Jobs and the Future of Work

Are morning meetings necessary?

Hiroshi Mikitani
CEO, Rakuten Inc
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In the early days of a business, it may seem unnecessary to hold official “meetings.” After all, everyone in the company may well be jammed into one room, one basement, one garage. Who needs a “meeting” if we are all here?

My advice: start your business with a tradition of holding a weekly morning meeting. It’s a habit that will serve you well as you grow.

Even when my company was made up of just two people, we still made time to come in early on Monday mornings for an official meeting.

Why? More often than not, failures at work occur when employees have little specific idea of what they should do. What should I do today and what should I do tomorrow? If you still fail after having absolutely decided these things, you can surmise that it was because your initial hypothesis about what you should be doing was wrong. If that’s the case, fixing the problem you are in is a simple matter of searching out why your hypothesis was wrong, revising it, and thinking about what you should be doing once again. Do this consistently, and you will eventually succeed.

Conversely, if you do not follow through with every step of this process, or if you are unsure of what exactly you should be doing today, you will definitely fail. This is true whether you are a company of two or 2 million.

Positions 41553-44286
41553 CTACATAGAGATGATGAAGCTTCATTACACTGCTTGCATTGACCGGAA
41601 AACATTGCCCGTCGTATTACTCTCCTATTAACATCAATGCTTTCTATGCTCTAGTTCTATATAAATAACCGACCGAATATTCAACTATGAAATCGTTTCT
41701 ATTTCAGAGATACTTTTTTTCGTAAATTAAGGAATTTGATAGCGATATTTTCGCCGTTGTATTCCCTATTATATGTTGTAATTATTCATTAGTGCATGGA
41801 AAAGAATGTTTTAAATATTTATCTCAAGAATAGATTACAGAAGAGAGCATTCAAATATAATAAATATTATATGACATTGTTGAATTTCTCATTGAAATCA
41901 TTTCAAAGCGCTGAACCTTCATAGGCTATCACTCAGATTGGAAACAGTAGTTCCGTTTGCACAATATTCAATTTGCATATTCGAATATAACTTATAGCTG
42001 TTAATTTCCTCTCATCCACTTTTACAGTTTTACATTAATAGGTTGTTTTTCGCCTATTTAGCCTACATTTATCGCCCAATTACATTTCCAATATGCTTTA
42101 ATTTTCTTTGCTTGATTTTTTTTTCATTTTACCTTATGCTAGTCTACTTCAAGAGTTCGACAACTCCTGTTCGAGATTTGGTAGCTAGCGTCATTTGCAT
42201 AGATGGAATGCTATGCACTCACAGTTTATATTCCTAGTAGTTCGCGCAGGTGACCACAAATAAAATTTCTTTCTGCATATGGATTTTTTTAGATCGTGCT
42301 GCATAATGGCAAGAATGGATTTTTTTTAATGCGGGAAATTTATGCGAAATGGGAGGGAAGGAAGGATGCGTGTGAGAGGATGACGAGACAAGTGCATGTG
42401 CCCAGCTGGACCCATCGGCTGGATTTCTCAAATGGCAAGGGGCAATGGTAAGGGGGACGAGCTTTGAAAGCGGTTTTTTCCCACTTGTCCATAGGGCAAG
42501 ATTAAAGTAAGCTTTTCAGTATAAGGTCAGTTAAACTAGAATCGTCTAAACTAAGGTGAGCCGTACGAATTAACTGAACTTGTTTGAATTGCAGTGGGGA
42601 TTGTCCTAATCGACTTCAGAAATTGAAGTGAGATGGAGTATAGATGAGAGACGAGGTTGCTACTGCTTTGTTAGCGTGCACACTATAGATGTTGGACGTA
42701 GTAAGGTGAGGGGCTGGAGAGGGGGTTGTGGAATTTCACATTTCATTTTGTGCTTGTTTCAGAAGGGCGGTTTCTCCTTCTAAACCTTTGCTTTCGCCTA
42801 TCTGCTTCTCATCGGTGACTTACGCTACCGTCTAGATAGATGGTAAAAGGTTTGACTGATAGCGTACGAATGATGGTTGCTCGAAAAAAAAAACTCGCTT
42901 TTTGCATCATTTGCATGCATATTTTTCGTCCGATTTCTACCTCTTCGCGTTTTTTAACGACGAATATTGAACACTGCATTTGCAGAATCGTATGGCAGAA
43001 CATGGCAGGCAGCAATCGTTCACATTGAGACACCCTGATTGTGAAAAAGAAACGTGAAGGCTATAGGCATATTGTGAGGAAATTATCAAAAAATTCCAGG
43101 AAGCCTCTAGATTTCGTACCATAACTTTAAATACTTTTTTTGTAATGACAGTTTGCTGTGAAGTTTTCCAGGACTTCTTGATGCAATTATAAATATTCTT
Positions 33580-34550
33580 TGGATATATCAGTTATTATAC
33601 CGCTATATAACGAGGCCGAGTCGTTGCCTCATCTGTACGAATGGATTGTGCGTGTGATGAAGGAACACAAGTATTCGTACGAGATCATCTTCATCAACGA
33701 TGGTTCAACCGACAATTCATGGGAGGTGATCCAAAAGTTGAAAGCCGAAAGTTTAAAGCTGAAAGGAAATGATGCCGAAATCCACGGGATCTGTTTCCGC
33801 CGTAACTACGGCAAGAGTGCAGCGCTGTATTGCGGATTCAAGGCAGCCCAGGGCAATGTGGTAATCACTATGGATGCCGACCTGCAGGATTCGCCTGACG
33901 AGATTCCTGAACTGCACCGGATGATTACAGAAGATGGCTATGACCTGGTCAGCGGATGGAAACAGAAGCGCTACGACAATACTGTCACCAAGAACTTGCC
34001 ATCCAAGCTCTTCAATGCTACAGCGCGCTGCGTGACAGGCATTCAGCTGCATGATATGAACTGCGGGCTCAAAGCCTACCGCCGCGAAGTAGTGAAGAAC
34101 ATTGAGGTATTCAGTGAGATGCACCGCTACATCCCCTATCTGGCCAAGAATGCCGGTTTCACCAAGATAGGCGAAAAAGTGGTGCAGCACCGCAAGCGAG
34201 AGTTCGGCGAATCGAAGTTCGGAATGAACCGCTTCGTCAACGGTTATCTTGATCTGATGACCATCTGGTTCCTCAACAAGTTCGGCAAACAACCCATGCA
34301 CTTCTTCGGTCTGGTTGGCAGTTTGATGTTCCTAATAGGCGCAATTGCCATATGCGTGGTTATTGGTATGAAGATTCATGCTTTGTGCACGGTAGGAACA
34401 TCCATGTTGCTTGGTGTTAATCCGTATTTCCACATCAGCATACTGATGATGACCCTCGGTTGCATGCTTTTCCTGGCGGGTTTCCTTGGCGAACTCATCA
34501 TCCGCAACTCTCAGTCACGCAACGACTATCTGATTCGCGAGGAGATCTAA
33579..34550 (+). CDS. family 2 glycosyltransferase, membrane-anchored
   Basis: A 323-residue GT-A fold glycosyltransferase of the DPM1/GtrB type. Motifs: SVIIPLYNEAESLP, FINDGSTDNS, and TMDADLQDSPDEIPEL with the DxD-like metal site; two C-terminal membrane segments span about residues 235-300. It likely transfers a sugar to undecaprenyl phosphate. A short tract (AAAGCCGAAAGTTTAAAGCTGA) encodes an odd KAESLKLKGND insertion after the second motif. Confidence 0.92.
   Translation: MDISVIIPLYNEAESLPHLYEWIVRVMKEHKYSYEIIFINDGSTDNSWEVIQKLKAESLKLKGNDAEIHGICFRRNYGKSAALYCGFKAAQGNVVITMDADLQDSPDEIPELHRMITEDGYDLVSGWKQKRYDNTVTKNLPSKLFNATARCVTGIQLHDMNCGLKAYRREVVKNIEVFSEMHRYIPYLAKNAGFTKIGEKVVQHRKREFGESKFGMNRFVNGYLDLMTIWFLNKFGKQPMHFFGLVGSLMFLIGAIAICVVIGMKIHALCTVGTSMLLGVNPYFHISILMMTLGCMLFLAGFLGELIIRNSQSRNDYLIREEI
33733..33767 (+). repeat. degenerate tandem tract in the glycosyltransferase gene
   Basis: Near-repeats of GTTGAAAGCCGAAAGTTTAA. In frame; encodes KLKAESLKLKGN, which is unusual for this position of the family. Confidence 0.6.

Today at Rakuten, we have our weekly meeting every Tuesday morning and broadcast it to all employees around the world. This helps to keep us on the same page, aiming toward the same goals.

Making sure to have a weekly morning meeting creates an opportunity to introduce concreteness into every single day. We can be lazy creatures who, if given the opportunity, will goof off. This is just as true for me as it is for anyone. To keep us focused on the job, we must instill in ourselves a firm desire to complete the day’s work. And this is why we have morning meetings.

This article is published in collaboration with LinkedIn. Publication does not imply endorsement of views by the World Economic Forum.

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Author: Hiroshi Mikitani is the CEO of Rakuten Inc.

Image: Image: An empty meeting room.

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Jobs and the Future of WorkBusiness
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